Missing link

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"Missing link" is the term used to indicate a missing stage in the evolution of a species. The theory of evolution by natural selection claims that each species has evolved from another by insensible stages. Therefore, a continuous record of transitional forms should exist from the earlier form to the current form, each almost indistinguishable from those immediately before and after. Where such a transitional form is absent, it is referred to colloquially as a "missing link".

Missing transitional forms are a serious obstacle for the theory of evolution. Some 100 million fossils are stored in museums around the world, and yet no fossil has ever been found to be intermediate between two species. Since there are estimated to be about 100 million species in existence, and since evolutionists assert that a species last on average about 1 million years, given a history for life of just 200 million years, clearly there is at least one fossil for every 200 species. So why are the transitions between species not exhaustively recorded?

Instead, when a fossil cannot clearly be assigned to a known species, scientists generate a new species to accommodate the new specimen. This has the obvious consequence that two more missing links between species exist, where once there was one. As a result, since Darwin first proposed his theory, the number of missing links has actually grown. Where in his time there was a single missing link between fish and amphibians, now there are dozens. Where there was one alleged missing link between apes and humans, now there are at least twenty. Clearly the number of missing links is increasing with ever new "intermediate" discovery and Darwin's credibility is being degraded over time, reductio ad absurdum.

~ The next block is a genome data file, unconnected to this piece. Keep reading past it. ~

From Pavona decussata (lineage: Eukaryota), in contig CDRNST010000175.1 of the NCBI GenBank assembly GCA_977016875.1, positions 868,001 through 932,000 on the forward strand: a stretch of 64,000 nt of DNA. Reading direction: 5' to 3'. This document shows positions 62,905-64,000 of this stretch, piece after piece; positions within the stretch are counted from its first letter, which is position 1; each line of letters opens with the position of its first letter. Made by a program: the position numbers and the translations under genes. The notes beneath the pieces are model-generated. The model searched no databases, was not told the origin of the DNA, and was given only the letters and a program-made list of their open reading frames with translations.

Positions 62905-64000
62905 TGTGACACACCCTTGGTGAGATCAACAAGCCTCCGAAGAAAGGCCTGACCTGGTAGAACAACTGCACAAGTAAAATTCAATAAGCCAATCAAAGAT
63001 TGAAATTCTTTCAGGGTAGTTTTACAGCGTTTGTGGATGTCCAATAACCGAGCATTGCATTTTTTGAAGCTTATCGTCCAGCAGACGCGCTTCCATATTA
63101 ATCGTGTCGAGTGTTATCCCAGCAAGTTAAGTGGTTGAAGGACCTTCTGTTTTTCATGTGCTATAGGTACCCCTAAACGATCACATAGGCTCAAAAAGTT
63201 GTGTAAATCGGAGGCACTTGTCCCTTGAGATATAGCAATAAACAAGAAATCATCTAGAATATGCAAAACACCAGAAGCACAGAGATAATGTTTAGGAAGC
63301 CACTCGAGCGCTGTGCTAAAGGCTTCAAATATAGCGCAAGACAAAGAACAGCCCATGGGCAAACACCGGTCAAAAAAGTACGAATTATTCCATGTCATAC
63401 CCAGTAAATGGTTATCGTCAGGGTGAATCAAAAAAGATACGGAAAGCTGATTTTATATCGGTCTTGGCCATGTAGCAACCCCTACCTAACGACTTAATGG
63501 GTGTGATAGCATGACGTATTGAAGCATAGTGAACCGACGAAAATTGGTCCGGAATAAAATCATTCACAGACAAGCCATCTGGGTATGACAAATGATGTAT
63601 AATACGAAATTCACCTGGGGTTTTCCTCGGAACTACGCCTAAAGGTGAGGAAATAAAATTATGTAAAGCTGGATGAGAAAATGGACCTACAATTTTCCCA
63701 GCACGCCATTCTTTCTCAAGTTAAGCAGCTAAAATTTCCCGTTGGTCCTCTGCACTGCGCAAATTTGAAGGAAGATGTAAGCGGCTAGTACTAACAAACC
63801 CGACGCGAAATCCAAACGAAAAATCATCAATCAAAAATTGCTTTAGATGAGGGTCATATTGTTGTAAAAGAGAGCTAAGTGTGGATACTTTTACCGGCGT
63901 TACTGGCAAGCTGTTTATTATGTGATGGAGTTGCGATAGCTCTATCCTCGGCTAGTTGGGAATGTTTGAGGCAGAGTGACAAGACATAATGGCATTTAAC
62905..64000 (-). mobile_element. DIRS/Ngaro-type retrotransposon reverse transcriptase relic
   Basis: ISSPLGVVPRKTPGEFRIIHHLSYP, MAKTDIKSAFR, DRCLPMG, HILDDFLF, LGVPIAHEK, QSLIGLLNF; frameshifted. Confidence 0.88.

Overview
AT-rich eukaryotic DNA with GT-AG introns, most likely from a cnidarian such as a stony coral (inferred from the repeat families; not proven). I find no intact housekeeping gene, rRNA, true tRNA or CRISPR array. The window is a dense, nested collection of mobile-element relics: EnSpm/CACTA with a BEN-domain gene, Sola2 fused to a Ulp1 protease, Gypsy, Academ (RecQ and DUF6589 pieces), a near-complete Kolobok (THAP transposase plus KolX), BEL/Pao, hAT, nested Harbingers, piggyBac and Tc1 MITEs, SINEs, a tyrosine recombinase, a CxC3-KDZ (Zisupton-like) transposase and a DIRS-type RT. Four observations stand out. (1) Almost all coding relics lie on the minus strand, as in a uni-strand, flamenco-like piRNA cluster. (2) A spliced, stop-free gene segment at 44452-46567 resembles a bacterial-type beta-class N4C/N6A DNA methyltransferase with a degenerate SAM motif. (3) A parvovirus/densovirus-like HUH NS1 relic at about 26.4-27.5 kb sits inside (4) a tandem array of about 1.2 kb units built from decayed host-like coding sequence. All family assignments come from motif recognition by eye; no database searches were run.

Clearly, eventually a set of "intermediates" will be found spanning the entire course of the "evolution" of a species from another, at which point it can be seen that the entire alleged sequence consists of missing links, and at no point will a species exist which can be seen not to belong unambiguously to a species, whether the first, last or some species name invented to accommodate an "intermediate" stage.

See also